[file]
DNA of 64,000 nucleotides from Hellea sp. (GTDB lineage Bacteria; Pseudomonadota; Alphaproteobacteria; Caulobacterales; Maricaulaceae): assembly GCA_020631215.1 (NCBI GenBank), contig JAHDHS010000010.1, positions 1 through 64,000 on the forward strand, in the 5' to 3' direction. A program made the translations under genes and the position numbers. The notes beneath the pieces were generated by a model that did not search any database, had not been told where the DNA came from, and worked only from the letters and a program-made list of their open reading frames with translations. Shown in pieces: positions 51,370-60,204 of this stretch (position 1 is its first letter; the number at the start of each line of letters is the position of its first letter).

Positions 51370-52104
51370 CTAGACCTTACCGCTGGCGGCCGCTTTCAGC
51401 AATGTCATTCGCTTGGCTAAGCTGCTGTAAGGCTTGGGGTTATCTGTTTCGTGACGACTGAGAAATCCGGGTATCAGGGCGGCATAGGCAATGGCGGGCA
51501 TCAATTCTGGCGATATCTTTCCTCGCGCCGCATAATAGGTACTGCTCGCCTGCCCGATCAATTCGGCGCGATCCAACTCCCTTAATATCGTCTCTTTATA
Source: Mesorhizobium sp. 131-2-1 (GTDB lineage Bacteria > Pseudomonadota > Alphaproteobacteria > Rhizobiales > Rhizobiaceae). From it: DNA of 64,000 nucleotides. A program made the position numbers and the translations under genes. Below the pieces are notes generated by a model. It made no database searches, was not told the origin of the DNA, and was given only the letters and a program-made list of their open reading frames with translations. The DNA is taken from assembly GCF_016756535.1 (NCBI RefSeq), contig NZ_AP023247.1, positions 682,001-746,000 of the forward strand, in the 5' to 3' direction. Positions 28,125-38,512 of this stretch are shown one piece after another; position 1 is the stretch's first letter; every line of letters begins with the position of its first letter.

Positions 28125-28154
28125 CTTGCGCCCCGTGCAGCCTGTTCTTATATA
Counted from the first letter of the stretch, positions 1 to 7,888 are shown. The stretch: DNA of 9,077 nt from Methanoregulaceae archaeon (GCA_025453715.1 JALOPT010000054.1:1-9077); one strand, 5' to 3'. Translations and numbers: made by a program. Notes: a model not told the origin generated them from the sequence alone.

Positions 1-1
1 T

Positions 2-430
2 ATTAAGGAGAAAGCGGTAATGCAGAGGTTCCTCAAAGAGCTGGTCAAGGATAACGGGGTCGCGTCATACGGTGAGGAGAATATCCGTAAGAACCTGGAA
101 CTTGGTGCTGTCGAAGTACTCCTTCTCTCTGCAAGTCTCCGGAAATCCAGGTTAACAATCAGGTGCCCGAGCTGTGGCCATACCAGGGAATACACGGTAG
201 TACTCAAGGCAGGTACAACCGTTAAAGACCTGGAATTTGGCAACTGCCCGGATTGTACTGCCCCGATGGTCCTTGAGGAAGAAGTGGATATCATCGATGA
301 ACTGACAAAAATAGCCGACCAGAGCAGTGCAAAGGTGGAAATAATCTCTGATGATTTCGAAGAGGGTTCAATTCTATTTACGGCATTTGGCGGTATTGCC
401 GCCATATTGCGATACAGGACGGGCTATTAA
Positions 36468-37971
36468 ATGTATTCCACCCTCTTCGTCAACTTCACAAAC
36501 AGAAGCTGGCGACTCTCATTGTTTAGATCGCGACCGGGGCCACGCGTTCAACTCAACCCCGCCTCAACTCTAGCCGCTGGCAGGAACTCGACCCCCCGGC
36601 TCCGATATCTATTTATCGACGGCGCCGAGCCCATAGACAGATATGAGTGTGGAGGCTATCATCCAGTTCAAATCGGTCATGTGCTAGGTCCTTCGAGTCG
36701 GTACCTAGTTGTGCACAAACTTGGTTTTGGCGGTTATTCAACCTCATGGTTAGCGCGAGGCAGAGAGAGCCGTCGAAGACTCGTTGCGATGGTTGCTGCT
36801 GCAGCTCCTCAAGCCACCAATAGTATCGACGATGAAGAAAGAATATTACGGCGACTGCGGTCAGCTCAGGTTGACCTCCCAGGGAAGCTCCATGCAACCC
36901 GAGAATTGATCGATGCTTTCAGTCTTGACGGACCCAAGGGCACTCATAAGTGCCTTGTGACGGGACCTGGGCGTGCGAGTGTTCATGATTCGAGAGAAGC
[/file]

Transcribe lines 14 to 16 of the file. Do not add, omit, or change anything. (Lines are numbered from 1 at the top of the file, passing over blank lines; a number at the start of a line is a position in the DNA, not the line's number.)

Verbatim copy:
101 CTTGGTGCTGTCGAAGTACTCCTTCTCTCTGCAAGTCTCCGGAAATCCAGGTTAACAATCAGGTGCCCGAGCTGTGGCCATACCAGGGAATACACGGTAG
201 TACTCAAGGCAGGTACAACCGTTAAAGACCTGGAATTTGGCAACTGCCCGGATTGTACTGCCCCGATGGTCCTTGAGGAAGAAGTGGATATCATCGATGA
301 ACTGACAAAAATAGCCGACCAGAGCAGTGCAAAGGTGGAAATAATCTCTGATGATTTCGAAGAGGGTTCAATTCTATTTACGGCATTTGGCGGTATTGCC